UMMA – Champions of Health
When UMMA was founded over twenty years ago, it was to meet the needs of a community that was traumatized and often left on the margins. UMMA was built in the center of the community so that residents would feel they had a safe space where they could go for healing. UMMA’s founding was the marriage of idealism, hope, social justice and reality.
In these times of uncertainty, our idealism and quest for social justice will not falter. As a Chief Executive Officer (CEO), I spend time in meeting after meeting trying to make sure that UMMA is at key tables so that we can be strong community advocates. I do this so I can be a voice, so that UMMA can be a voice for those too often left behind, or for those often afraid to rise up for fear of being knocked down. But, as a CEO, who nonetheless benefitted from Community Health Centers as a child, I must ensure that I remain grounded and know firsthand what the community wants. You cannot lead by always being at the front to point the direction. Leaders must also be servants.
This past week, I took time from my meetings to shadow clinic staff and hear directly from our patients. I went home exhausted, but invigorated. I heard patients note that they have been coming here for years because a family member or a friend originally recommended us to them. I heard from a mother of four who is doing the best that she can for her children, that she came here because she felt comfortable. She felt at home. One after the other, each patient noted that they came because we were here for them and that we are part of the fabric of their community.
In a city as vast as Los Angeles, it is easy for people to feel lost and not feel they are part of a community. But here at UMMA, that sense of community predominates. My heart swelled.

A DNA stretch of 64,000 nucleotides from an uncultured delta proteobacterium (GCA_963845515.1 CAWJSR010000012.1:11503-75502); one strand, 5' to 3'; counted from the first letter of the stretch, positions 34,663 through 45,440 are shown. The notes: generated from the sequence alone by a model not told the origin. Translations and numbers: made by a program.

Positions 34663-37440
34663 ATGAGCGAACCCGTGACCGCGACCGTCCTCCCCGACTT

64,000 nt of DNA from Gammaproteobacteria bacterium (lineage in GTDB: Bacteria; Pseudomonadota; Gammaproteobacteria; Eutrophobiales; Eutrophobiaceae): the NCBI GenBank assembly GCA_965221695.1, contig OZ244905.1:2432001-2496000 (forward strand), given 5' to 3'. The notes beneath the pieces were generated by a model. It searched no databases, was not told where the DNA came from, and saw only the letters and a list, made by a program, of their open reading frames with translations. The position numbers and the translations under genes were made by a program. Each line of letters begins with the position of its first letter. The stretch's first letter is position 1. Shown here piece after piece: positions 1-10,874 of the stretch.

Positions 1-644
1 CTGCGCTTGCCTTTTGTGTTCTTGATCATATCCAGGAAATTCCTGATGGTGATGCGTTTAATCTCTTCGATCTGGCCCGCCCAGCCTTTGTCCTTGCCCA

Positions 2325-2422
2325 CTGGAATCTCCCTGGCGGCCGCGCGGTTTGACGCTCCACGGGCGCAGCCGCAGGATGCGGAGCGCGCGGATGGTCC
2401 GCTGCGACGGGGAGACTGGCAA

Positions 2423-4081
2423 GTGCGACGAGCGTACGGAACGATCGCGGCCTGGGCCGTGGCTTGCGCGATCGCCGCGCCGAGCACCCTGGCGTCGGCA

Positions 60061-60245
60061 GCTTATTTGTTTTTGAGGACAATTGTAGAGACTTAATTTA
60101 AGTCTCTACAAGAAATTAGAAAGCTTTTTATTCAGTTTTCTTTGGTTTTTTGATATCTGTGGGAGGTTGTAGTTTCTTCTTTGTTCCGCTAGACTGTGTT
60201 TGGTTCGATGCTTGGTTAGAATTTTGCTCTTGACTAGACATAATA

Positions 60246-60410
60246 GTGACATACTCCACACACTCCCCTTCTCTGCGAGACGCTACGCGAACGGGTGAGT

I met a family where two young brothers have big dreams. They want to be part of something bigger and they want to be part of the NFL. One noted, that if he cannot, then he would like to be an astronomer. Imagine that, a young man growing up in South Los Angeles wants to look up to the sky to catch some stars. We want to help him and others here in South Los Angeles achieve those dreams.
First we want to ensure that they are healthy and that their lifespans are robust, not predetermined by their zipcodes. Second, we want to make sure that we provide a safe space where people can share those dreams and know that they have champions here for them. Third, we are not just about healing the body. We provide numerous services including mental health care. Did you see the recent research out indicating there is an increase in the number of teenagers that are suffering from major depression? Specifically, the percentage of teenagers who reported a major depressive episode in the previous 12 months jumped from 8.7% in 2005 to 11.5% in 2014. Sadly, and distressingly, that is a 37% increase. We cannot let this stand as is.
A little boy in the clinic asked if he was going to become a zombie. No, we told him and smiled. As he left the room, I told his mother, he is going to be somebody big someday. She too smiled, looked at him and thanked me. She saw that I believed that the world can truly be his. And why shouldn’t it? Just this morning I told my son that one day he will be the Mayor and he is already making plans for what his platform will be. Apparently, on day one he will order free ice cream for all. I choked up a little. I hope for that day. We will talk about cavities at a later time. For now I want him and all kids to in South Los Angeles to dream big, not just for themselves, but for the community. Join us in making their dreams come true.
UMMA remains steadfast in its mission despite all the uncertainties ahead. One thing we know for sure, we are here, we will remain here for the community and we will grow as needs dictate. We will be fierce advocates for those in need and those who may be afraid of the uncertainty that lies ahead.
We were born out of concerns for social justice. We will grow in the service of social justice.